SALT LAKE CITY (ABC4 Utah) - A teen claimed boredom caused him to hack into a school's computer network.
It happened during last year's school year at Taylorsville High School. But the case was recently unsealed by a judge.
The 18-year-old who doesn't want his name disclosed said he has not been charged with a crime but has been told the case is still under investigation.
"I very much regret what I did," J.D. said. "If I could go back I definitely would stop myself and others from engaging in that sort of thing."
The teen said he was a member of a school club called "Cyberpatriots." The group competed with other high schools testing their computer skills. He said their team nearly received top honors last year.
But after the competitive season ended, the teen said he became bored.
"When it came to decoding websites I got a little bored so instead I would do malware and found it fun how it would mess up the computer, all the controls and the reactions you would get from people," he said.
But according to a search warrant from Granite School police, it went from fun to criminal.
He's accused of changing student's grades, getting personal information of teachers, changing their profiles and sending political mass emails to students and parents.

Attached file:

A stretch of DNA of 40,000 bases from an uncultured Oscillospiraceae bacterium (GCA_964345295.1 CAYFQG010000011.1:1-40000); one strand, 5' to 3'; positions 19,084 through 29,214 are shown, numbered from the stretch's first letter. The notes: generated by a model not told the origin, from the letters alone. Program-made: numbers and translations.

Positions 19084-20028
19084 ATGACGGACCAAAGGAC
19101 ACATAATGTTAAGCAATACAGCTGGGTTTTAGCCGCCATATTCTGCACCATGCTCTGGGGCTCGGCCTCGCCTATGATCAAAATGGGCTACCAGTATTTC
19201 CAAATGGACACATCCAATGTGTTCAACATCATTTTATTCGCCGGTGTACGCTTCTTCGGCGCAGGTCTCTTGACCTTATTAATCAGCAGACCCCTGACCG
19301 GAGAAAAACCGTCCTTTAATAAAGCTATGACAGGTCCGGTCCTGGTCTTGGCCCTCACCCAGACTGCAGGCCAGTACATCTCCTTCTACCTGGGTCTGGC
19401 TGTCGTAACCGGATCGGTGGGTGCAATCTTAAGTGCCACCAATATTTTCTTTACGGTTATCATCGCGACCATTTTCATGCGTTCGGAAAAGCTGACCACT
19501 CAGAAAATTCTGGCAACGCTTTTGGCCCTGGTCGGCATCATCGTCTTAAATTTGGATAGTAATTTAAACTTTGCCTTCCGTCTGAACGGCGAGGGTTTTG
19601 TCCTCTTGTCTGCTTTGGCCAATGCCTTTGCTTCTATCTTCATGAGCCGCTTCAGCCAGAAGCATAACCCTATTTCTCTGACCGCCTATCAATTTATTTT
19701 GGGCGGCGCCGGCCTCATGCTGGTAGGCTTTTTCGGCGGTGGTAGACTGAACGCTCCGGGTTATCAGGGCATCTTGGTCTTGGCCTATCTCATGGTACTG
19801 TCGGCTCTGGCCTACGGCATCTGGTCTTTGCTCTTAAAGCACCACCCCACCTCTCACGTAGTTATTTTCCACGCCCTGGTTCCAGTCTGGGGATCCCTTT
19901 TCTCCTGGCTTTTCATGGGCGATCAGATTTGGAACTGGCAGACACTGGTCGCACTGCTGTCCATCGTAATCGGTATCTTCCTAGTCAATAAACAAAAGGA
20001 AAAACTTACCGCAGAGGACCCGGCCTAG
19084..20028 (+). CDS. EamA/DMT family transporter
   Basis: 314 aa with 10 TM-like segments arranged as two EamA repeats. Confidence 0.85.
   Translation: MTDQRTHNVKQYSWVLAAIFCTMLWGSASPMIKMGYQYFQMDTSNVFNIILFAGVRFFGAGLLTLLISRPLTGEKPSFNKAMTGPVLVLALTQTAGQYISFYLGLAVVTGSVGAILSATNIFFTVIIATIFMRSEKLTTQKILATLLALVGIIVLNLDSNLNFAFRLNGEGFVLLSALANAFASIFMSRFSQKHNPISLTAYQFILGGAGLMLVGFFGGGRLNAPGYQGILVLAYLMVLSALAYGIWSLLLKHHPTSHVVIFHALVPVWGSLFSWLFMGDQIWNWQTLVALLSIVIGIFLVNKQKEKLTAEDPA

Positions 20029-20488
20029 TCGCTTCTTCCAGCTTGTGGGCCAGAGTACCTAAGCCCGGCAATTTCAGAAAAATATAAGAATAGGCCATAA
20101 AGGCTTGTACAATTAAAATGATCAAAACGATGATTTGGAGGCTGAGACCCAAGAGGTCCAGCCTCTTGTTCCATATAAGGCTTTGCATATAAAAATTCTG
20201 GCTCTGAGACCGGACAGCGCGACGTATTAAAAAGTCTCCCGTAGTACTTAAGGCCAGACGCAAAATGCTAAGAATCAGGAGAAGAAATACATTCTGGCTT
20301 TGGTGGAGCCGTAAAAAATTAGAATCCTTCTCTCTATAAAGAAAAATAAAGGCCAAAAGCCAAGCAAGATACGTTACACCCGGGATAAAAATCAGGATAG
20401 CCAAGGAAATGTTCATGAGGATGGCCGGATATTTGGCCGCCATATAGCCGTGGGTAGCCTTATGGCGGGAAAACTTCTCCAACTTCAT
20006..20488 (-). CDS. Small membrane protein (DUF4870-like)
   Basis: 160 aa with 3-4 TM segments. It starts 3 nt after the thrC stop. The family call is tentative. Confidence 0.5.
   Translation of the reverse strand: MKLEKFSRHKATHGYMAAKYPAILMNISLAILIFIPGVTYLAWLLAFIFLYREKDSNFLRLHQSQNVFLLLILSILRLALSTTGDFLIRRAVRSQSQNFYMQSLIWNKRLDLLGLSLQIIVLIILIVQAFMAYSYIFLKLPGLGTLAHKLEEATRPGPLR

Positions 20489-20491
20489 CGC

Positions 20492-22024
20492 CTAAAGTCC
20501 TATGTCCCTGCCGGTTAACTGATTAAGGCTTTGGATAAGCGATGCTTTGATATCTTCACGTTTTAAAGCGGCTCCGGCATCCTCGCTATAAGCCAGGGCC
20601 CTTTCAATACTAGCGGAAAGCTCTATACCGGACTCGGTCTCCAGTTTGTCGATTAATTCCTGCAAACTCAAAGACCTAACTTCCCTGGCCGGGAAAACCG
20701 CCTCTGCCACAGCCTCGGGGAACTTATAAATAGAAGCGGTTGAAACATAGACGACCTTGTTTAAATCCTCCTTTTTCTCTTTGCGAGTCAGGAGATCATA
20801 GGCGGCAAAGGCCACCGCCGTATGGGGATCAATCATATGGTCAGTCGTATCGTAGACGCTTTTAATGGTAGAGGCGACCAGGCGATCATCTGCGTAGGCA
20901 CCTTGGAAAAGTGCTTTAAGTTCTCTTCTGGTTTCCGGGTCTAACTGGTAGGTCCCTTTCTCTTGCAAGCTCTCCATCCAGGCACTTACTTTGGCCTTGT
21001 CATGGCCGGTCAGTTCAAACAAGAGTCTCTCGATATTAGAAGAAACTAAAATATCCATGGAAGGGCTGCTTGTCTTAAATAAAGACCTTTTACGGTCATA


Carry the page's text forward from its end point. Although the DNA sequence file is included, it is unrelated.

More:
"We would go in there, mess with the grades, mess with whatever we could and we didn't care who it was," he said. "We would never change our own grades. Ours was fine. It was mainly for reactions."
But the school caught on and after months of investigation, J.D. said he and others were expelled. He said the district was justified.
"I put those teachers and students in a lot of trouble," he said. "And now thinking about it and I can now reflect on the paranoia and whatever you get when you get hacked, it's just an awful feeling."
A spokesman for the Granite School District said in a text the student was "safe schooled and charged." We make regular enhancements but it was our security and systems that caught him."
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